Friday – December 4th: Memory and Desire, Jason Ettlinger

Saturday – December 5th: Guest blogger Jade Shutes

Sunday, December 6th, Eve and Roxana

Monday – December 7th: Indie Perfumes, Lucy Raubertas

Tuesday – December 8th: Scent Hive, Trish

Wednesday – December 9th: Olive Bites, Catherine Ivins

Thursday – December 10th: Perfume Smellin’ Things, Tom

Friday – December 11th: Lillyella, Nicole

Saturday – December 12th: The Non-Blonde, Gaia

Sunday – December 13th: Portland Examiner, Donna Hathaway

Monday – December 14th: Xenotees, Noelle

Tuesday – December 15th: The Beauty You Love, Lee

Wednesday – December 16th: Confessions of a Pagan Soccer Mom, Mrs. B

Thursday – December 17th: The Artful Gypsy, Wendy Amdahl

Friday – December 18th: Perfume Shrine, Helg

Saturday – December 19th: Notes on Shoes, Cake & Perfume, Wendy

Sunday – December 20th: Grindstone Girl’s Daily, Kathi Roussel

Monday – December 21st WINTER SOLSTICE: Perfume Smellin’ Things, Beth

Tuesday – December 22nd: Guest blogger Davis Alexander

Wednesday – December 23rd: Guest blogger Greg Spalenka, Artist as Brand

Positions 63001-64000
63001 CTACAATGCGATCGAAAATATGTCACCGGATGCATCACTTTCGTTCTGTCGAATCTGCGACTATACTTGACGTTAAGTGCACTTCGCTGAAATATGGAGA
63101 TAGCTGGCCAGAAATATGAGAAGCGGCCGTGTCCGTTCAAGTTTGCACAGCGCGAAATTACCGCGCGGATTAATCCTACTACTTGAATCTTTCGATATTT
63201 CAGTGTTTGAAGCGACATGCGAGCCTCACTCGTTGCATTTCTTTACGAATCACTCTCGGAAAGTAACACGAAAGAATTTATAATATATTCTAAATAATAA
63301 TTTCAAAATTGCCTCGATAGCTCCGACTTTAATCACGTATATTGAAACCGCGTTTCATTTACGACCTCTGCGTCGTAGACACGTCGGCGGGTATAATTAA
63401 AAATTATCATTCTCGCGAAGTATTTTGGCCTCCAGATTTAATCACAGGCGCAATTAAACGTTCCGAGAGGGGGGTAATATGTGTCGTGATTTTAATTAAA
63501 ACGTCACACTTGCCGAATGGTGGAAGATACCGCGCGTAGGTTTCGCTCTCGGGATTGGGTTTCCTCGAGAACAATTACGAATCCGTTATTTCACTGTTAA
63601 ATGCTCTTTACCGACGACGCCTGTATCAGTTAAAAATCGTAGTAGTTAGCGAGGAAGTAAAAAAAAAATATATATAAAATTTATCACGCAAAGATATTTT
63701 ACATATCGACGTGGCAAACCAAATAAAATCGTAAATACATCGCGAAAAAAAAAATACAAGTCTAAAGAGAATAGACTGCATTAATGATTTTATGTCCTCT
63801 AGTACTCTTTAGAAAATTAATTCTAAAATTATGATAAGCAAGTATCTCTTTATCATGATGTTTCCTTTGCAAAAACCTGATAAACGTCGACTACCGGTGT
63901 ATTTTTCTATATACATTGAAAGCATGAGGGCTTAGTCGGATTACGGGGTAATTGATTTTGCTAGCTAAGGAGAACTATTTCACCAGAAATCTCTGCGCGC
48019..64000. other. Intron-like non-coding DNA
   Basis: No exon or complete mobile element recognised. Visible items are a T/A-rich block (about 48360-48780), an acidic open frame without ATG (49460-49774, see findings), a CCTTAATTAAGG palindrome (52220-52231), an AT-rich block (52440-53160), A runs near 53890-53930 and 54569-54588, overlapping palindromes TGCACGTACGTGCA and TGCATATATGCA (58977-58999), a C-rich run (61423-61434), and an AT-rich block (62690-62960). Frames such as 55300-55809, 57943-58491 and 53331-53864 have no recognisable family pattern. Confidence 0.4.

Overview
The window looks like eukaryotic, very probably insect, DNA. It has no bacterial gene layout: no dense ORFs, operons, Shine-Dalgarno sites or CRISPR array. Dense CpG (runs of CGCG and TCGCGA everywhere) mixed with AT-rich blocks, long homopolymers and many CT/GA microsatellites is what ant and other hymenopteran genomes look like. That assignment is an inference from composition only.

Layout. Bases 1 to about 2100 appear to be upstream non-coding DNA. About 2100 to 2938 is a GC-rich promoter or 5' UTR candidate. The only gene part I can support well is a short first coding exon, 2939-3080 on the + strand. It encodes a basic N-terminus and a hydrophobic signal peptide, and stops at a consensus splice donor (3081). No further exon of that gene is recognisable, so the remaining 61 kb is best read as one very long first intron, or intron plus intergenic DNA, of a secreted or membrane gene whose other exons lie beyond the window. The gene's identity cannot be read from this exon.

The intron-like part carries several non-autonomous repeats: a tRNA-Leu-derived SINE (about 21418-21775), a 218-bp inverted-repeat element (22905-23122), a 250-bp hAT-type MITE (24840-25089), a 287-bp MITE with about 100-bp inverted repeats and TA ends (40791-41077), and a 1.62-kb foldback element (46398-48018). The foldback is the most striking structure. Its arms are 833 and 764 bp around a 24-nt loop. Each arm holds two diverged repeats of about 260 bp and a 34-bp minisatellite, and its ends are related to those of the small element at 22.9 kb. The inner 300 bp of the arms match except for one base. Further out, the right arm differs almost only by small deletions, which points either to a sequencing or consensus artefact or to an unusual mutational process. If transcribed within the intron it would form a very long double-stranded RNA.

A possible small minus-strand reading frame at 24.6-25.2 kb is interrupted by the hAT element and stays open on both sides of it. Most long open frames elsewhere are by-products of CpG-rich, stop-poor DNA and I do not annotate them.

Thursday – December 24th: Fringe, Dennice Mankarious

Friday – December 25th: Asking Leah, Leah

Photograph by my husband

Posted by ~Trish

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11 thoughts on “Advent to Hanukkah

  1. Num, num, can I come over for latke please?!
    Your holiday party sounds grand Trish, I bet it will be a feast for all the senses.
    From what I can tell, having raised a daughter in a family with very eclectic belief systems, a child is more apt to be tolerant of others and have a clear sense of their own core beliefs when there are many options presented.
    ~R~

    • Roxana,

      I couldn’t agree with you more. Growing up in my house, my parents always had a World Religions book on the coffee table and that had a big impact on me.